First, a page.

Written by David O’Brien
Recently I had the pleasure of a few days in the beautiful, chilled-out Taitung, Taiwan’s self-described “most indigenous city”.
Taitung County does indeed have the largest proportion of indigenous people of any county or city in Taiwan with 35.5 per cent of the total, and its Bunun, Paiwan, Rukai, Amis, Puyuma, Tao and Kavalan residents are proudly present giving the area a particularly multi-cultural feel.
Having spent the last 15 years researching ethnic identity in the Xinjiang Uyghur Autonomous Region, I was particularly interested in seeing how Taiwan’s oldest inhabitants would be represented here.
I have always been interested in official depictions of ethnic minorities in China. In these depictions, the PRC’s 55 ethnic minorities are almost always portrayed as colorful, exotic, simpler, possibly even dangerous others, to the normalized modernity of the Han.
As Dru Gladney puts it, the ethnic signifier of being Han in the PRC was fashioned in “relational alterity” or through identifying “Otherness” in the non-Han peoples of China. In doing so, the assigning of ethnic identities embodied the colourful, backward, and exotic/erotic national minorities through a process of “internal orientalism”.
For Gladney, the Han are a modern phenomenon, which did not exist before Dr Sun Yat Sen tried to bring the various peoples of China in opposition to the Manchu Qing.
Of course this can be and indeed is, hotly debated in Mainland China where the government is extremely sensitive to what it terms “Han Chauvinism” and the potential it has to cause disharmony among the Zhonghua minzu, the Greater Chinese family.
It is not just the government who argue against this interpretation of the Han as a modern phenomenon contrasting to the colorful others. Increasingly young Chinese are seeking or reclaiming a Han ethnic identity as evident in the popularity of the so called Hanfu revival movement, the craze of young Chinese donning long flowing robes they claim are the real traditional clothes of the Han.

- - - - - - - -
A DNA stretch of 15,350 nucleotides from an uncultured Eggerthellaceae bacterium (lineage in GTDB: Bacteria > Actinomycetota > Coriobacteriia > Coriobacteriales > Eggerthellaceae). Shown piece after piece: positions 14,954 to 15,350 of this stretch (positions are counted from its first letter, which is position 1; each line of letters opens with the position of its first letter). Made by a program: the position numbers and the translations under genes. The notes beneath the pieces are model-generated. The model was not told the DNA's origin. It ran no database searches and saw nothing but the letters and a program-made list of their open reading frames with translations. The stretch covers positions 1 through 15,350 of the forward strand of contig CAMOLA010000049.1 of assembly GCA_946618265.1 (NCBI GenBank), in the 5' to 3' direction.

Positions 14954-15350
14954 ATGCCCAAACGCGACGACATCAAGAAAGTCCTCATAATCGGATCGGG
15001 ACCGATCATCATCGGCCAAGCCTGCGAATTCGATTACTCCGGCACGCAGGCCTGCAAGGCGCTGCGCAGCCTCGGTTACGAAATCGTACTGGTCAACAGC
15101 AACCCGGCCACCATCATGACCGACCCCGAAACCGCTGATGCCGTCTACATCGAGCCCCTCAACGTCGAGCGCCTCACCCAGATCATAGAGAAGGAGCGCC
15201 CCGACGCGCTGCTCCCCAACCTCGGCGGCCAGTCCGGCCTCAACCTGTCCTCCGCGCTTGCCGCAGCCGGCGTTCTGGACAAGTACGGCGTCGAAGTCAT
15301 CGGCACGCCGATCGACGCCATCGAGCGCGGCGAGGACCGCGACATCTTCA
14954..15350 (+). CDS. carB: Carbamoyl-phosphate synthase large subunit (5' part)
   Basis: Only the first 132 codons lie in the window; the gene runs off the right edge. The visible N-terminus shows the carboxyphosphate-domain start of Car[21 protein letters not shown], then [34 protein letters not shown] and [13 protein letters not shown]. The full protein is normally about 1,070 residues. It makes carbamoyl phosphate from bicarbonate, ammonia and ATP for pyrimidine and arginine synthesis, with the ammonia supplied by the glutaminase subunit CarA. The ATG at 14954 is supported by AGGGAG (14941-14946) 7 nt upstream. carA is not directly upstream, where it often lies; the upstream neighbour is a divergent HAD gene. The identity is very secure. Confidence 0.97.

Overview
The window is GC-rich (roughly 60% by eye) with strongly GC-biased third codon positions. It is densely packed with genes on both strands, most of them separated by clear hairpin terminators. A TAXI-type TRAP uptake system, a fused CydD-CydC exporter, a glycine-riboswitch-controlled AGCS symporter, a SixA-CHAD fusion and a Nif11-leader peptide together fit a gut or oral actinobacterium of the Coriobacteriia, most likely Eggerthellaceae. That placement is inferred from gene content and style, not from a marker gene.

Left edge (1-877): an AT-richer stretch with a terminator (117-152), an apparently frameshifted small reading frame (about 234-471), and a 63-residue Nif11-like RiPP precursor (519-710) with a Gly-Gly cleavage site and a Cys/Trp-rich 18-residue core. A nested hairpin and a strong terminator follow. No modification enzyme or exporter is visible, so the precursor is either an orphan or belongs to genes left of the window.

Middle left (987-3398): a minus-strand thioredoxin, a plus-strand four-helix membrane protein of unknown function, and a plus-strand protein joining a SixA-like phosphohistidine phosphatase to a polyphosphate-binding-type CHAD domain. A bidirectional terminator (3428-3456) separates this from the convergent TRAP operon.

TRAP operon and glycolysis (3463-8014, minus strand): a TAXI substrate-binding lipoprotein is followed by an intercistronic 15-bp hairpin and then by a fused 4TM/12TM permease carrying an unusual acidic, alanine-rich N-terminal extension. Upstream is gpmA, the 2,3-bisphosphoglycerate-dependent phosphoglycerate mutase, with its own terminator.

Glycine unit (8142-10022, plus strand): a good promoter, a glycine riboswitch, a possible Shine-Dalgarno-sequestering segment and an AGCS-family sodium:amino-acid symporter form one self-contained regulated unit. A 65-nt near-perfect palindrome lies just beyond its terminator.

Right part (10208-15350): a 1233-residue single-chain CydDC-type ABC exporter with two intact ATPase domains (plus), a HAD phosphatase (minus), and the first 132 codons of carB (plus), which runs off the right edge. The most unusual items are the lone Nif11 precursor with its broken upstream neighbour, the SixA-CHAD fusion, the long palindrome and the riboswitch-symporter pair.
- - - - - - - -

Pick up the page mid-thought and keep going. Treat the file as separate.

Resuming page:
Practitioners argue that these garments originated in the Wei and Jin dynasties and, unlike the body hugging qipao dresses which are derived from Manchu fashions of a much later period, are in fact the real costume of China’s largest ethnic group.
Ethnic tensions are present across China in different degrees and for different reasons. The essential contradiction in ethnic policy which emphasizes both the otherness of the minorities and the unity of the whole, along with Marxist/Maoist discourses that place the Han on an arc of development ahead of all the others, are contributing factors in what can at times be a most unstable relationship.
Åshild Kolås, writes that the perceived ‘backwardness’ of minority nationalities, has produced an effect of distinguishing each group according to specific ethnic markers, such as dress, arts and crafts, architecture, typical livelihoods, festivals and religious practices; these markers become ‘stereotypes [which] are currently being commodified for the sake of tourism, through the making of ethnic arts and handicrafts products, the creation of staged ethnic tourist performances, marketed locally and in ethnic theme parks and tourist villages’.
This commodification of ethnic cultures is also visible throughout China from airport departure lounges selling ethnic dolls, to the ‘ethnic restaurants’ found in cities across China.